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Uneasy Bedfellows?: Natural Law and Protestant Theology

June 13th, 2008 | 4 min read

By Tex

If there is one idea that comes up in every lecture at Acton University, it is a particular view of the human person mentioned in shorthand as “Christian anthropology.”  This view of the human being as a person made in the image of God, made free, and having an essence or nature is integral to the second most bandied idea here at Acton—natural law.  Natural law, briefly described, is that law which is universally binding and universally accessible through the right operation of human reason.  While not necessarily a Christian idea, also being promulgated by Roman Stoic philosophers in an attempt to unify the Roman Empire across the vast geographic, cultural, and religious divides contained under the standard of the Imperial eagle, Christian theologians and thinkers found that a very similar idea was implicitly and explicitly stated in the Bible.  Drawing on this notion of universal truth, universal morals, and the unity of reason across the human race Christians were able to make sense of the universal message of Gospel in a variety of very different social contexts.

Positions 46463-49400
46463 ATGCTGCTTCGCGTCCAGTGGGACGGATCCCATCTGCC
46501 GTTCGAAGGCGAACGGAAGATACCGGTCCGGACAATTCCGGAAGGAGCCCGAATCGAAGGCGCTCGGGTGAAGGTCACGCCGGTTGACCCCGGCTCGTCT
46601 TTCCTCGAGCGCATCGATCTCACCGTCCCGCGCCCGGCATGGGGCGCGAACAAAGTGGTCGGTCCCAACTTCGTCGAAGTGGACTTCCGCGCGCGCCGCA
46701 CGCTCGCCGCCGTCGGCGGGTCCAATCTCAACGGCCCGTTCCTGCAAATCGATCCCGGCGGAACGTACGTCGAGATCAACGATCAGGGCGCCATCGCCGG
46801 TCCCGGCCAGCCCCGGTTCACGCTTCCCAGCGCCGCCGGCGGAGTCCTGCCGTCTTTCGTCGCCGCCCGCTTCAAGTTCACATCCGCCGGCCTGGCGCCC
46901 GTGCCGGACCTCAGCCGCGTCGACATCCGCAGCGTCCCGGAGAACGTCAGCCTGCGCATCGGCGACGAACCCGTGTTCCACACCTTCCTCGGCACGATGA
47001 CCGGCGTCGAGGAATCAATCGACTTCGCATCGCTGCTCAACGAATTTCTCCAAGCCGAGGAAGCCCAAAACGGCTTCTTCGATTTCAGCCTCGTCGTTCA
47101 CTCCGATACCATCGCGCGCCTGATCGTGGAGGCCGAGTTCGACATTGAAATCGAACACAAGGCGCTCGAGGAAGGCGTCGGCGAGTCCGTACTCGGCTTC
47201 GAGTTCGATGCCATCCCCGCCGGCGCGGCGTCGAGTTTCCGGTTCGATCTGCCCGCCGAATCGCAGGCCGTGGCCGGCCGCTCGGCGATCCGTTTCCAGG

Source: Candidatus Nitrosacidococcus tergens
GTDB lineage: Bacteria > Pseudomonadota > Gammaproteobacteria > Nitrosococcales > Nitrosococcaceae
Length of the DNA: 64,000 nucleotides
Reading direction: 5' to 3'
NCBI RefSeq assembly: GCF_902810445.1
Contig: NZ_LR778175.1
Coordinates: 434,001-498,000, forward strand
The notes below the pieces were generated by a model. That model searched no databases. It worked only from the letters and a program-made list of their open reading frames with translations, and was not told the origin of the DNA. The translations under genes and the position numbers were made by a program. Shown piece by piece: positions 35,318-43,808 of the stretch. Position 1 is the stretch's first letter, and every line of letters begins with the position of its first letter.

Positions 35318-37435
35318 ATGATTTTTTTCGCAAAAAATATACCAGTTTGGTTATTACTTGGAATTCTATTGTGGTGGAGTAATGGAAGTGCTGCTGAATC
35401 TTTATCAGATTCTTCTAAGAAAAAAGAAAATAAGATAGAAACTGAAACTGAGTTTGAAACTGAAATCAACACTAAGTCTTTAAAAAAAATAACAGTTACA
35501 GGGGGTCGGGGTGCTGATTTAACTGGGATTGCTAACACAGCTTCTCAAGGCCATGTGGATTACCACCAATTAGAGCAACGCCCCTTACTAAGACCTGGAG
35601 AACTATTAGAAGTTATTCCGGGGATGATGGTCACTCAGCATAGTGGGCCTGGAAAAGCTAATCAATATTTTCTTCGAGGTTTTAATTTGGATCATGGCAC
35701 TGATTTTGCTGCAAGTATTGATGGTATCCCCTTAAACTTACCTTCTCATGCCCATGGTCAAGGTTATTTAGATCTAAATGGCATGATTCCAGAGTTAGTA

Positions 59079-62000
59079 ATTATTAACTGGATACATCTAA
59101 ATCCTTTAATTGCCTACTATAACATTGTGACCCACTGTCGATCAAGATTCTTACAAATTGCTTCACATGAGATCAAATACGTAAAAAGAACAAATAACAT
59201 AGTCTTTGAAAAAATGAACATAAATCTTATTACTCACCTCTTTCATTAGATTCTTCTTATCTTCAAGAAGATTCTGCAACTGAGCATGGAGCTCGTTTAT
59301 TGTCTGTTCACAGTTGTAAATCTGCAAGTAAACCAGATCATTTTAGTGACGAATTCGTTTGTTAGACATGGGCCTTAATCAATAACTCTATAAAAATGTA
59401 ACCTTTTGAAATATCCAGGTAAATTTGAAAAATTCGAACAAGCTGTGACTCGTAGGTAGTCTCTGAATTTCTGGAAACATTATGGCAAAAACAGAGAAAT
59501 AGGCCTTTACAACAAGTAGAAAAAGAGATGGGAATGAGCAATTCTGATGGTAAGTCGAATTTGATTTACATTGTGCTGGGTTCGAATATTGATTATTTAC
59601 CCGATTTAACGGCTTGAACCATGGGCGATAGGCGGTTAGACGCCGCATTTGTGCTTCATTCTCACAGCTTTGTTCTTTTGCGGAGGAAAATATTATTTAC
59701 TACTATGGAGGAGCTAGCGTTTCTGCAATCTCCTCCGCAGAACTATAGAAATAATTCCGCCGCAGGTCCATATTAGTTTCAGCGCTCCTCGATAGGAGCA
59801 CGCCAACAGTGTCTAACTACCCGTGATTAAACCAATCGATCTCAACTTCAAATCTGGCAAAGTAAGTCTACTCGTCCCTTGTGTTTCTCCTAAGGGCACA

In more recent decades, however, the idea of natural law has fallen on hard times both among the world’s irreligious as well as, interestingly, many Protestant evangelicals.  In a thoughtful and clarifying Acton University lecture this morning, Dr. Stephen Grabill argued that much of the Protestant rejection of natural law can be traced to certain doctrinal emphases arising out of 19th century church teachings.  Besides tracing the historical legacy of 19th century Protestant thought, Grabill also suggested that many of difficulties plaguing evangelicals as they engage with their secular culture on social and political issues can be easily connected to an abandonment of the Christian heritage of natural law.

For many Protestants today, and more especially those in the Reformed tradition, natural law poses two problems, both of which have anthropological roots. 

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